In hindsight, I realize they would have stood quietly because they do so when using electric trimmers for things like trimming a path for the headstalls to rest in.
I was sweating bullets when it came to pulling the shoes off because it was hard work and took a lot of pulling and maneuvering to get those shoes off. It did get easier toward the end, though, as I figured out more ways to pull those nails out.
With the shoes off, I mapped out a hoof, grabbed my nippers and proceeded to nip a bit off the toe. Ack! The hoof was rock hard.
I found my hands lacked the strength to squeeze the tool hard enough to cut through.
Finally I gave up and just took to rasping and using my hoof knife. Surely, there must be an easier way.
I thought about using my grinder.
“Wouldn’t that make easy work of it,” I thought. But I thought the noise alone would scare them away.
I took a break, went inside and Googled it. Sure enough, YouTube showed some videos of a couple of farriers using a grinder. One was even a woman — and all the horses stood quietly while she worked.
Before I go further on this I should say I have years of experience using a grinder. Many moons ago I was a professional and licensed wallpaper hanger.
Then I partnered up with a guy who had years of experience in the painting business.
He taught me how to use a grinder with a fiberglass sanding disk (found at the auto supply store) to either feather the edge of peeling paint before priming it or to completely remove paint from siding without damaging the wood.
I was living in Connecticut at the time and the area was chock-full of aging two- and three-story wood houses with peeling paint. I spent a few summers with him stripping the paint off entire homes in order to repaint.
Plus I’ve welded and grinded some metalwork.
Thus I was confident I could use the grinder to shape a hoof.
I would caution those who have only had occasional use of a grinder to practice feathering paint without leaving any groove marks before even thinking of using one near a horse. And only if your horse stands well for a trim.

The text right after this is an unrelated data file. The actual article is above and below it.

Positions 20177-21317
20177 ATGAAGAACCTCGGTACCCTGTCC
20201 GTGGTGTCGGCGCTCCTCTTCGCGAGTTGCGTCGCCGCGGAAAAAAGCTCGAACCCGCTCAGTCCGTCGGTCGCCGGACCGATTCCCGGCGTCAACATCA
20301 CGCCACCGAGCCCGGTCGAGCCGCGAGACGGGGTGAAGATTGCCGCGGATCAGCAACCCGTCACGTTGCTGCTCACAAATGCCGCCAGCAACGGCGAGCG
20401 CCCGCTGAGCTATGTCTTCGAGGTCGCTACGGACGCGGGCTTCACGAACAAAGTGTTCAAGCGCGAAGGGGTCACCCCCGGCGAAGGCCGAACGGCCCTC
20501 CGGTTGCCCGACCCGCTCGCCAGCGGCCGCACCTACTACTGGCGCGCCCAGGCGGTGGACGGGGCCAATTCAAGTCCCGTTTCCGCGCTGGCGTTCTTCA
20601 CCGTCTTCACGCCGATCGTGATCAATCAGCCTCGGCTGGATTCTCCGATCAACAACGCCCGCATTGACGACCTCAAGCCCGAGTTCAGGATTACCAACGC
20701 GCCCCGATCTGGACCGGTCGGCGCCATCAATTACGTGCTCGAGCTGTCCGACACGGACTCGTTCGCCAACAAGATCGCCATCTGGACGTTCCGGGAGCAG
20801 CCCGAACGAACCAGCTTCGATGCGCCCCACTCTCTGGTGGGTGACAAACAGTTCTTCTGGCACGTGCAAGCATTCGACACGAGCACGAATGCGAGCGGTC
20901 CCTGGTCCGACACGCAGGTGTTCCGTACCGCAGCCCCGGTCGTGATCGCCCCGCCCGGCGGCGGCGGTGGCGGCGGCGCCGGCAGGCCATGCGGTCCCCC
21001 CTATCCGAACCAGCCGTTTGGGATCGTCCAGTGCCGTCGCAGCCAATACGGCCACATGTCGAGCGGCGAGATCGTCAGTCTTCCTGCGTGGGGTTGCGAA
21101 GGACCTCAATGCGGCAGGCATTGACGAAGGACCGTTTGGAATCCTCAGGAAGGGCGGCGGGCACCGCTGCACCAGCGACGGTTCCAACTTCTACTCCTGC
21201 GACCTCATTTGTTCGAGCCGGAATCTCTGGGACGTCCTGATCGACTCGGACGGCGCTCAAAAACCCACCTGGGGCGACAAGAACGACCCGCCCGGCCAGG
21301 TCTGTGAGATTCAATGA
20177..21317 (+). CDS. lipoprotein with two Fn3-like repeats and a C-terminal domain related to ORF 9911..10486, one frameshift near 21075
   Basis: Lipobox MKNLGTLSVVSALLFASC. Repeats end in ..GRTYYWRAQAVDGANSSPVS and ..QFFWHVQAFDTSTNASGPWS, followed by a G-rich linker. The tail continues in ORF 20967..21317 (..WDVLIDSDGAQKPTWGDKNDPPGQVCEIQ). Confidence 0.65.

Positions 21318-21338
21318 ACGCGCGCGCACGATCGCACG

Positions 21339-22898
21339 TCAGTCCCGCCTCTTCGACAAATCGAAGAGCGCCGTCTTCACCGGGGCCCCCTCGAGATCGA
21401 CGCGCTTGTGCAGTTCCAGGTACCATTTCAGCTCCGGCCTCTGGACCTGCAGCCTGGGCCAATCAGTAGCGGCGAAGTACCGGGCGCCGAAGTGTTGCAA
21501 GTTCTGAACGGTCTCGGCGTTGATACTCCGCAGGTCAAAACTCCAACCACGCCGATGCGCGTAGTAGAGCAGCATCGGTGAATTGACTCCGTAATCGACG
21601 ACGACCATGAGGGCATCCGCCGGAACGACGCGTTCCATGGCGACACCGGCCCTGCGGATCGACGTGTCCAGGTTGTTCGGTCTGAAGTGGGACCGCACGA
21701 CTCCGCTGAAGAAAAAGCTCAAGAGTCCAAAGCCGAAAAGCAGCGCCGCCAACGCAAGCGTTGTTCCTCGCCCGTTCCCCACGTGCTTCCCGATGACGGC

In the videos flap disks, not sandpaper — and definitely not a cutting wheel — were used to shape the hoof. So I got mine ready, tied my horse up, put my safety goggles on and turned it on.
It was noisier than I thought. But Lacey, and later Sunny, both stood as still as they did with nippers.
Amazing! So I set to work.
They actually seemed to enjoy it.
Naturally I was careful to stay away from the hairline. And on the hind hooves I tied their tails up out of the way so they wouldn’t get caught up in the grinder’s spinning wheel.
The job went well and it was definitely easier on my hands. I was cautious not to grind too much off.
I stuck to using a hoof knife on their frogs because I feared it was too sensitive an area for the grinder.
I figured it was better to leave too much hoof, rather than have them uncomfortable, or in pain, because they had too little hoof (again, I’m still in the learning stage).
It’s been a few days now, and I’m happy to say there’s been no sign of either one limping.
I’ve been able to re-evaluate my work, taking just a rasp to tweak them a bit.
I’m undecided at this point if I’m going to leave them barefoot for now and use hoof boots when riding, or go back to the convenience of having them wear metal shoes.
It that’s the case I will definitely be hiring a professional horseshoer. That’s one nail I don’t want to hit on the head!
Karen Griffiths’ column, Peninsula Horseplay, appears the second and fourth Sunday of each month.
If you have a horse event, clinic or seminar you would like listed, please email Griffiths at firstname.lastname@example.org at least two weeks in advance. You can also call her at 360-460-6299.